WTO explicitly discourages discriminatory measures proffered under the veil of protectionism. During the current crisis, we have noticed an increasing surge in the application of protectionist measures by the state parties which is in turn threatened by retaliation in the realm of international trade. Furthermore, it can be concluded that due to the self-imposing principle of retaliation, it is found to be an effective measure for enforcing obligations set by international trade agreements rather than imposing a compensatory penalty or any other constructive measures.
Undoubtedly, based on the discussion made above, India’s decision to restrict the export of these essential chemicals does fall squarely within the exceptions carved out under the GATT 1994, provided specifically under Art. XI:1, XI:2 and XX of this instrument. The framework under WTO suggests that temporary export restrictions of essential products can be justified when there is a probability of a State being in a ‘critical shortage’ of its supply. The unprecedented nature of the COVID-19 pandemic dictates the need for a cautious approach on the end of governments, in order to ensure that the medical infrastructure is sufficiently stocked in terms of essential supplies. Moreover, retaliation cannot be a justified measure under the current circumstances since a prior authorization of the DSB has not been acquired and hence, such action is untenable. States, here, need a reminder that allowing sovereign protectionist measures or allowing states to secure their supplies of products is their sovereign right; and respecting such sovereign rights is in itself an international obligation.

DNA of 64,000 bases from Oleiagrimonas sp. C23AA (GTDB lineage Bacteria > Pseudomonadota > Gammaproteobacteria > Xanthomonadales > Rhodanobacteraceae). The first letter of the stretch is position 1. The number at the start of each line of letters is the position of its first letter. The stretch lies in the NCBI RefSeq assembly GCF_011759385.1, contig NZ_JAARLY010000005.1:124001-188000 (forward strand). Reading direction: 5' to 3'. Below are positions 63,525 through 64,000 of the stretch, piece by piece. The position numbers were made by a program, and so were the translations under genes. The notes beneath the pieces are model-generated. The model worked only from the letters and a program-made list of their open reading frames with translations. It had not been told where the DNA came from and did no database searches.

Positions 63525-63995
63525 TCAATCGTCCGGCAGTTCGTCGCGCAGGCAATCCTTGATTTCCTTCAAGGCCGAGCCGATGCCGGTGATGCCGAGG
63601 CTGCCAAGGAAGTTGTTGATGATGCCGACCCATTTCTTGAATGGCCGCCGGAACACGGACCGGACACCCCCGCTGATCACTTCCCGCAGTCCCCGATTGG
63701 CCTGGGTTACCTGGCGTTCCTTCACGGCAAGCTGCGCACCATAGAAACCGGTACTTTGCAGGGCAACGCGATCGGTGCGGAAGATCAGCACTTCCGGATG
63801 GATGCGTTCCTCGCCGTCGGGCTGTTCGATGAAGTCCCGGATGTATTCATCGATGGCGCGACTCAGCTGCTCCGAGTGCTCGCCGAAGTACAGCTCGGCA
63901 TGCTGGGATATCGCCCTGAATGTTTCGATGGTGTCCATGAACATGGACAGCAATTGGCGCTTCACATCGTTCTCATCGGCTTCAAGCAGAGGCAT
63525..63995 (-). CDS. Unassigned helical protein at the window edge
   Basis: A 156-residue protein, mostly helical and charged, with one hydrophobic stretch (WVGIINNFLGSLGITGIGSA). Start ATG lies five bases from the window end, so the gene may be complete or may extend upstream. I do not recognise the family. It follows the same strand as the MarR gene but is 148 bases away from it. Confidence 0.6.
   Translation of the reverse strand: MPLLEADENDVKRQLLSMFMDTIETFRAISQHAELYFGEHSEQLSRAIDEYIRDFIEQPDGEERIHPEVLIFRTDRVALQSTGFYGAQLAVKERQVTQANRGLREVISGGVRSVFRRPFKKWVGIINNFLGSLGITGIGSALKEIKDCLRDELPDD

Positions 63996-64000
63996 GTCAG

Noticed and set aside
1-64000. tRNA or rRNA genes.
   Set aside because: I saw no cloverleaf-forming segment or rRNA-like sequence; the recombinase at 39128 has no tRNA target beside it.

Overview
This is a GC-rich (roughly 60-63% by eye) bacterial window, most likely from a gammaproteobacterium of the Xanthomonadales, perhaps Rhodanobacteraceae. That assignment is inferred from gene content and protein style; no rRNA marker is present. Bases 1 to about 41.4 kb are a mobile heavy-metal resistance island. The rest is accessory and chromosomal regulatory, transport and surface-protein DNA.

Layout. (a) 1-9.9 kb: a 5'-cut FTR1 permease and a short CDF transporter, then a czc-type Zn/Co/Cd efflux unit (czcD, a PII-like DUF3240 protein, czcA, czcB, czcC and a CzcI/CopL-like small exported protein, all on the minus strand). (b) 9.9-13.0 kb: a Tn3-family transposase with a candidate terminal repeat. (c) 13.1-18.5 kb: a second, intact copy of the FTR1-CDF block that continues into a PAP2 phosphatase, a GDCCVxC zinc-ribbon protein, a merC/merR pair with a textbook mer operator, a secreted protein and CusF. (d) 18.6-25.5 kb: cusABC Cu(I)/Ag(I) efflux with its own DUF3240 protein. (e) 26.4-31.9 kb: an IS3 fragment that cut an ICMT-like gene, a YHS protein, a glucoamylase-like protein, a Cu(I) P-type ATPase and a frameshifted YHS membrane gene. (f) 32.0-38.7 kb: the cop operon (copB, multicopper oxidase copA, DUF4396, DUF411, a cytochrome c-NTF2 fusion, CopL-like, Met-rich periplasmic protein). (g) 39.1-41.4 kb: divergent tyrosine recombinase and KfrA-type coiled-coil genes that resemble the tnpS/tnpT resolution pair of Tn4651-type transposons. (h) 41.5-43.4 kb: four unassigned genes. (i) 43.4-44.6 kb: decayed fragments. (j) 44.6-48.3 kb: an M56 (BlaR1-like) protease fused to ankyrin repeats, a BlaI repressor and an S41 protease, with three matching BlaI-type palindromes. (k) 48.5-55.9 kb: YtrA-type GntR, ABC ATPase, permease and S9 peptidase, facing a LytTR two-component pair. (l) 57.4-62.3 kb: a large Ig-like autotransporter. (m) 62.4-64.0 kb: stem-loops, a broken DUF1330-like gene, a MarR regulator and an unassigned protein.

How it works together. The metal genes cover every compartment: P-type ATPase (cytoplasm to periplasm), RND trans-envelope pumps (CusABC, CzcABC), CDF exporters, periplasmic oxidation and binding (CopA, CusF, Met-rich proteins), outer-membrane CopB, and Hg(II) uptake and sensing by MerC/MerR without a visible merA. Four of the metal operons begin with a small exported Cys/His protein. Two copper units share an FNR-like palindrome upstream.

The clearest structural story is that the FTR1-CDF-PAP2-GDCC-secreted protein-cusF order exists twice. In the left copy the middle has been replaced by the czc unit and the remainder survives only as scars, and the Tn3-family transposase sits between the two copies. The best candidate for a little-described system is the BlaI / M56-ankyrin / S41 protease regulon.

This article has been written by Hiral Mehta Kumar working as an Assistant Professor of Law at the National University of Study and Research in Law, Ranchi.
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sign of Section 301,” 8Boston University International Law Journal 301 (1990
Article 12, paragraph 2 (d) of the Covenant.
UN Committee on Economic, Social and Cultural Rights (CESCR), UN Committee on Economic, Social and Cultural Rights: Report on the Twenty-second, Twenty-third and Twety-fourth Sessions (25 April-12 May 2000, 14 August-1 September 2000, 13 November-1 December 2000), 7 June 2001, E/2001/22; E/C.12/2000/21, available at: https://www.refworld.org/docid/45c30b2e0.html [accessed 12 April 2020]Available on file:///C:/Users/ASUS/Desktop/ITL%20article/UNCESCR%20Report%202000.pdf (Last accessed…)
 2000 report para 40.
UN Committee on Economic, Social and Cultural Rights (CESCR), UN Committee on Economic, Social and Cultural Rights: Report on the Sixteenth and Seventeenth Sessions (28 April16 May 1997, 17 November5 December 1997), 20 June 1998, E/1998/22, available at: https://www.refworld.org/docid/45c30b2a0.html [accessed 12 April 2020]
The Committee did not in any way call into question the necessity for the imposition of sanctions in appropriate cases in accordance with Chapter VII of the Charter of the United Nations or other applicable international law. But those provisions of the Charter that relate to human rights (Articles 1, 55 and 56) must still be considered to be fully applicable in such cases.
Ibid. Para 4.
Ibid. Para 8.
Article 3.7 of the DSU
According to the view of some Members and trade law experts, Articles 8.2 and 8.3 of the Agreement on Safeguards provide for a procedure partially departing from Article 22 of the DSU and allow the suspension of concessions immediately after the adoption of the panel (and Appellate Body) report, without prior DSB authorization.